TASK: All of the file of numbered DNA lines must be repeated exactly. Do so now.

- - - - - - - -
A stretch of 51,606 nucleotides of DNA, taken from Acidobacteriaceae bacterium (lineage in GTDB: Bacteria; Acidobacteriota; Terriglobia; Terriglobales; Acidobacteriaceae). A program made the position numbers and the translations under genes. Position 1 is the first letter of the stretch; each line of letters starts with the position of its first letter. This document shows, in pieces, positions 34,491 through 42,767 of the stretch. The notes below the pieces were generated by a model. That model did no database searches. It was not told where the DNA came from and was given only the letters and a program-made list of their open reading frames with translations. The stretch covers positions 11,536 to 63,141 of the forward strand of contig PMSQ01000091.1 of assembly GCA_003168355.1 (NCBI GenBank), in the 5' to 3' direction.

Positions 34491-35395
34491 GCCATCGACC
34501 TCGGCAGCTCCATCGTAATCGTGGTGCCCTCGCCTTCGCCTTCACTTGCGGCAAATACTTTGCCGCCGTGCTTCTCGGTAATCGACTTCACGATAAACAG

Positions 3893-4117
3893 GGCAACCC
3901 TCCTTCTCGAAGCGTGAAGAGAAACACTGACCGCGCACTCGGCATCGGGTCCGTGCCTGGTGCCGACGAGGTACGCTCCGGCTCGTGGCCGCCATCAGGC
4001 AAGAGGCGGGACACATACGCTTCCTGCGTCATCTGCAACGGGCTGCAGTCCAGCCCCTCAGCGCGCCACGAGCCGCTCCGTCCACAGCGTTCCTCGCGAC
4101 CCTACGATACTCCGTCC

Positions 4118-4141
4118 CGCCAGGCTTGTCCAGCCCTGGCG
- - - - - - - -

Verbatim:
A stretch of 51,606 nucleotides of DNA, taken from Acidobacteriaceae bacterium (lineage in GTDB: Bacteria; Acidobacteriota; Terriglobia; Terriglobales; Acidobacteriaceae). A program made the position numbers and the translations under genes. Position 1 is the first letter of the stretch; each line of letters starts with the position of its first letter. This document shows, in pieces, positions 34,491 through 42,767 of the stretch. The notes below the pieces were generated by a model. That model did no database searches. It was not told where the DNA came from and was given only the letters and a program-made list of their open reading frames with translations. The stretch covers positions 11,536 to 63,141 of the forward strand of contig PMSQ01000091.1 of assembly GCA_003168355.1 (NCBI GenBank), in the 5' to 3' direction.

Positions 34491-35395
34491 GCCATCGACC
34501 TCGGCAGCTCCATCGTAATCGTGGTGCCCTCGCCTTCGCCTTCACTTGCGGCAAATACTTTGCCGCCGTGCTTCTCGGTAATCGACTTCACGATAAACAG

Positions 3893-4117
3893 GGCAACCC
3901 TCCTTCTCGAAGCGTGAAGAGAAACACTGACCGCGCACTCGGCATCGGGTCCGTGCCTGGTGCCGACGAGGTACGCTCCGGCTCGTGGCCGCCATCAGGC
4001 AAGAGGCGGGACACATACGCTTCCTGCGTCATCTGCAACGGGCTGCAGTCCAGCCCCTCAGCGCGCCACGAGCCGCTCCGTCCACAGCGTTCCTCGCGAC
4101 CCTACGATACTCCGTCC

Positions 4118-4141
4118 CGCCAGGCTTGTCCAGCCCTGGCG